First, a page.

Jane has been attacking the garden, with a little help from me. Many plants have been removed, along with all the weeds. Now we are planning what to put in and the discussions have included a Japanese garden with gravel and stones, a chilli garden, a garden that will reflect my current literary project and some fruit trees and lovely smelling plants. It will be a joy once again.

Yesterday I finished my first rewrite of Blood, Wine and Chocolate. It is now much darker and funnier than it was and I’ve invented a new ending. It made me laugh as I was writing it and Jane roared with laughter, so hopefully this new ending works. The book will be published May 2015 and we have some great plans for the launch. Plans that involve copious quantities of wine and chocolate and, maybe, some fake blood. I’ve loved writing this book, it has brought light and joy and laughter back into my life and I hope my readers enjoy it too.

I’m 10,000 words into “Rachel’s Legacy” which is the sequel to Secrets and it is also going well. At some stage before the end of the year I’ll go on a research trip to Germany but it is looking increasingly likely that it will be October/November. I need to be ready and to know exactly what I need to research and at the moment I am far too involved with my thriller (see above) to rip myself away and travel.

It was the first heavy frost this morning and the garden was white. The house was cold and the people huddled around the heater. So winter is upon us, the time of year I love. The bed becomes a snug cave and the food reflects the temperature, creamy mash and steaming bowls of soup, pudding and custard and hot chocolate. Happy days!

The Trip That Isn’t and The Book That Is

Today is April 9th and in less than a week I’m supposed to be jetting away to exotic places, to spend days exploring dynamic cities like San Francisco, New Orleans, Orlando, Atlanta, Washington D.C., New York and Chicago…you get the general idea. Except I’m not. I’m staying home.

Why? Because it is a trip too far, a trip I’m not ready to make. Financially, physically, emotionally and in every other way I would fall at the first hurdle. Yesterday I went for a walk into town and spent four hours doing stuff. By the time I got home my legs and feet were aching and by last night I had ugly red rashes on the inside of my lower legs and they are still there this morning. I was exhausted. Today I feel like crap, I just want to curl up in my bed and let the world pass me by. I miss my Mum. I’ve been sorting out wardrobe space and storing piles of things and I’ve found lots of memories. I feel angry and tired and like hitting something.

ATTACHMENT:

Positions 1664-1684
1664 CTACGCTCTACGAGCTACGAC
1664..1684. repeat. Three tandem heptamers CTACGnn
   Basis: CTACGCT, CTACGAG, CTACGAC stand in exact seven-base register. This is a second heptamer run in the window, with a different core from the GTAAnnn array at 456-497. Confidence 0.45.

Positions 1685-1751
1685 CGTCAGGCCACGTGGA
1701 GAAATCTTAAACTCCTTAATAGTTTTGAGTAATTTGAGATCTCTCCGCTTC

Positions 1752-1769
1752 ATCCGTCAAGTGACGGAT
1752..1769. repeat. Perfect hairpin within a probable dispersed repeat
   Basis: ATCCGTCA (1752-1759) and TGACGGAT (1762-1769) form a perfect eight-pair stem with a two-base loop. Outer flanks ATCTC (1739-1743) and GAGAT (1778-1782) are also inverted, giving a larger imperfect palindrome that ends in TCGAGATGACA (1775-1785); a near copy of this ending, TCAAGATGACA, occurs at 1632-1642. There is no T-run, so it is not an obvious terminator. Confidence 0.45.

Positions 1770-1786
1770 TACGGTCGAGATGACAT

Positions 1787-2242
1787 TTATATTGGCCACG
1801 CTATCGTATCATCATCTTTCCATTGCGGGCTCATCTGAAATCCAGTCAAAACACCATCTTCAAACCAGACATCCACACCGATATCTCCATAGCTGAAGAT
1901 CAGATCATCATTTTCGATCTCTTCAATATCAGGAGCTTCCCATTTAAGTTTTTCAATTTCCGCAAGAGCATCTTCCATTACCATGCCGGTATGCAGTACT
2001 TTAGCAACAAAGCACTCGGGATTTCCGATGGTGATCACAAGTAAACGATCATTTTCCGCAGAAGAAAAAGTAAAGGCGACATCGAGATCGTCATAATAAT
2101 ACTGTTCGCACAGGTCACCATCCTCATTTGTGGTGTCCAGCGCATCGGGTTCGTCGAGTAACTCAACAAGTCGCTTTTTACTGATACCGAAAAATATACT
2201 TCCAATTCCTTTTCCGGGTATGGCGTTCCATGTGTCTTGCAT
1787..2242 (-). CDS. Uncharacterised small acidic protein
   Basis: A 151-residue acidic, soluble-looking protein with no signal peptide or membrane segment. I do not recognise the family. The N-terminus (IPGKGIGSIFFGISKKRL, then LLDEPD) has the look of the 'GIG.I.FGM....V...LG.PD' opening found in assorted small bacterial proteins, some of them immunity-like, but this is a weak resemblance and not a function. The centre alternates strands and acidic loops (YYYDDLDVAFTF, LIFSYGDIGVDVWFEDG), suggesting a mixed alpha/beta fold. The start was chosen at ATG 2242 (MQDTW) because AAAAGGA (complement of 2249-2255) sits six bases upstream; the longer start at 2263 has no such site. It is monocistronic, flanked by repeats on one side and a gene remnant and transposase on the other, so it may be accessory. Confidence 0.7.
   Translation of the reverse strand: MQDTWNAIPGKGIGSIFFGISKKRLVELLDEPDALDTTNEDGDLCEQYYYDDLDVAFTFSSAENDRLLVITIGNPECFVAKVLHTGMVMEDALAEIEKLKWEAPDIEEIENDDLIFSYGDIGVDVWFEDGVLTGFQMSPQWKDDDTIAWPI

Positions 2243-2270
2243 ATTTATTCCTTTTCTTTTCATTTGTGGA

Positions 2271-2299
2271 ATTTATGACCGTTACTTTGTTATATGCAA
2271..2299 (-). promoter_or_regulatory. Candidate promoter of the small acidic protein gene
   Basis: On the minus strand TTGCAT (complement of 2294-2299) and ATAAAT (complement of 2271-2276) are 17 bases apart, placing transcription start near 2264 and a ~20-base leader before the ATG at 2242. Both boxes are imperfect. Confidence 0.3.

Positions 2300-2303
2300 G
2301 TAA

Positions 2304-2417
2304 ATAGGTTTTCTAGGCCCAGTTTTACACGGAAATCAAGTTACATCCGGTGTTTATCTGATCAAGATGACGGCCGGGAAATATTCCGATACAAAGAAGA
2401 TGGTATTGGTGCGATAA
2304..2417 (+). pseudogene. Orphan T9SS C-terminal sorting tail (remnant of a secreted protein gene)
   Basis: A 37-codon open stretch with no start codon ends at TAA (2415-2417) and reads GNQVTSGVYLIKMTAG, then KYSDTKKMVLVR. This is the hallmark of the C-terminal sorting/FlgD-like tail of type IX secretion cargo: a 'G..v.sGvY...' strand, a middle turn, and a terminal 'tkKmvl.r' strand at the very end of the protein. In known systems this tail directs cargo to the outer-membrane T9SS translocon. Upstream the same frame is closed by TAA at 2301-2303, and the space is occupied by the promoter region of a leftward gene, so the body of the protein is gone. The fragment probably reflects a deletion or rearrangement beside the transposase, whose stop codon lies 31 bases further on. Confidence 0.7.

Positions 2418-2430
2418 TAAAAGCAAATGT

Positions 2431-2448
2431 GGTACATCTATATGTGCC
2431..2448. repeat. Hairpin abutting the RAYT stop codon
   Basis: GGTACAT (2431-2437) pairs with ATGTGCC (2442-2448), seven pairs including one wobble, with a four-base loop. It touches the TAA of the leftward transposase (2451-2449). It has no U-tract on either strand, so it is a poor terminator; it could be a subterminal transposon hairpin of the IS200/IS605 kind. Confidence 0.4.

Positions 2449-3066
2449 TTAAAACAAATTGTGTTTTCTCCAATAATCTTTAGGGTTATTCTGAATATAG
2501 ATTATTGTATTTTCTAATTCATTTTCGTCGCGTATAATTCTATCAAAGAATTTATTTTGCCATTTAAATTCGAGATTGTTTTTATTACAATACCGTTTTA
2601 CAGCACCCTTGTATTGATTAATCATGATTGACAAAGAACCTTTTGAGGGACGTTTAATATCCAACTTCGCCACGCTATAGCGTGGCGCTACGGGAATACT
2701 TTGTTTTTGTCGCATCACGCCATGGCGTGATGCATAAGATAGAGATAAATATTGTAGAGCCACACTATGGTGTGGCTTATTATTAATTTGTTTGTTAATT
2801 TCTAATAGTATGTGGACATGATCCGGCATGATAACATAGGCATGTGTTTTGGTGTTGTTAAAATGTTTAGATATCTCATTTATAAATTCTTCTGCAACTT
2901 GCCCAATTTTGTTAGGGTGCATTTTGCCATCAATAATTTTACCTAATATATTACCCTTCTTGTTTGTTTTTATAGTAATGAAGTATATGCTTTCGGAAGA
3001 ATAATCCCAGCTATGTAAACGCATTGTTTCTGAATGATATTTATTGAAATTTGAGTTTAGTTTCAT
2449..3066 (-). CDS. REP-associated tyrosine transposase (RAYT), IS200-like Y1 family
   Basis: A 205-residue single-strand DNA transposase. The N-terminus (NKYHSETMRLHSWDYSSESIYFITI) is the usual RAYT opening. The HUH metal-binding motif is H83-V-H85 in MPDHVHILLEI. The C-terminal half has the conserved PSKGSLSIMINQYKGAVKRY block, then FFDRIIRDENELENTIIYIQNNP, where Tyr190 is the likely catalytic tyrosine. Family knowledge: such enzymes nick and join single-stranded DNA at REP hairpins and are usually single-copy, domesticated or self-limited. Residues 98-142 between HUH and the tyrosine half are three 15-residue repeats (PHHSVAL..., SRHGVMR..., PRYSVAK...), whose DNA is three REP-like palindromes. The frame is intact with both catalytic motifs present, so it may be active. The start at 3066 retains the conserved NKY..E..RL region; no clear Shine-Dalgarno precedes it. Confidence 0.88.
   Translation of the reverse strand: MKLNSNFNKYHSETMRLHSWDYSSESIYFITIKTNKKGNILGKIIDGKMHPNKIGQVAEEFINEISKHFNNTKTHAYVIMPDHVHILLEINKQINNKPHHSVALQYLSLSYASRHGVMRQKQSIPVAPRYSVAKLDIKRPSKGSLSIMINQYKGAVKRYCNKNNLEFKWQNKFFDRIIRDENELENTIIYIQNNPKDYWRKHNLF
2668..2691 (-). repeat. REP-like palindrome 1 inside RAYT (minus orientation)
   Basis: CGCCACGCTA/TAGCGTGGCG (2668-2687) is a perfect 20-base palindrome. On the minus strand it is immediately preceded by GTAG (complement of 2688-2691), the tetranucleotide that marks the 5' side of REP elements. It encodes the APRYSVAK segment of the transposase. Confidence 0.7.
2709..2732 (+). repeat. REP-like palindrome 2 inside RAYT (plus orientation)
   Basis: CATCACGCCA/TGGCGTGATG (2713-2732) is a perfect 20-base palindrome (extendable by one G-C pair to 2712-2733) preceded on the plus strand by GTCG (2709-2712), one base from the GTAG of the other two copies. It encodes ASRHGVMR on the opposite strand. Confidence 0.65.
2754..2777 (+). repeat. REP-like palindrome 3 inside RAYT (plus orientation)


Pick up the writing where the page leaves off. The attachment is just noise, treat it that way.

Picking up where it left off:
This is not a good attitude to have when you’re on the other side of the world and you have to sightsee and write a blog about the lovely places you went to and the things you saw today. I am not ready to do this. It will take money that I do not have, or I need for other things…like clearing out my guttering so I don’t get drowned inside again when the next big downpour comes. Maybe even buying a car?

I haven’t completely dismissed the idea, I guess I’ve put it in the ‘too hard this year’ basket. Maybe by this time next year I’ll be ready. In the meantime, I have a full length novel finished and with my publishers, which will (fingers crossed) be released by the end of the year. “Blood, Wine and Chocolate.” I love it. It’s black and funny and I am madly in love with my main character, he’s flawed and fabulous at the same time.

Today I finished a five page synopsis for my next novel. It’s called “Rachel’s Legacy” and it is a sequel to “The Keeper of Secrets.” Yes, the Horowitzs and the Gomezs and the Valentinos will all be back, along with some very important new characters. It will flow from pre-war Berlin, through the Berlin resistance in WW2, Soviet occupied East Berlin, the fall of The Wall, to modern day Washington D.C. I can’t tell you when it will be available because it’s not written yet, but at least it’s on the board. And I am excited about it.

I’ll be home for Easter and I love Easter at my little church. From next week I’ll have someone coming to stay with me. She and I have been friends for thirty years and she makes me laugh. When we were young we were ‘partners in crime’ so there will be wine drunk and stories recalled. I’ve been nearly two years in this house by myself and it will be such fun to have company again. I love her to bits and my legs love her shiny red car.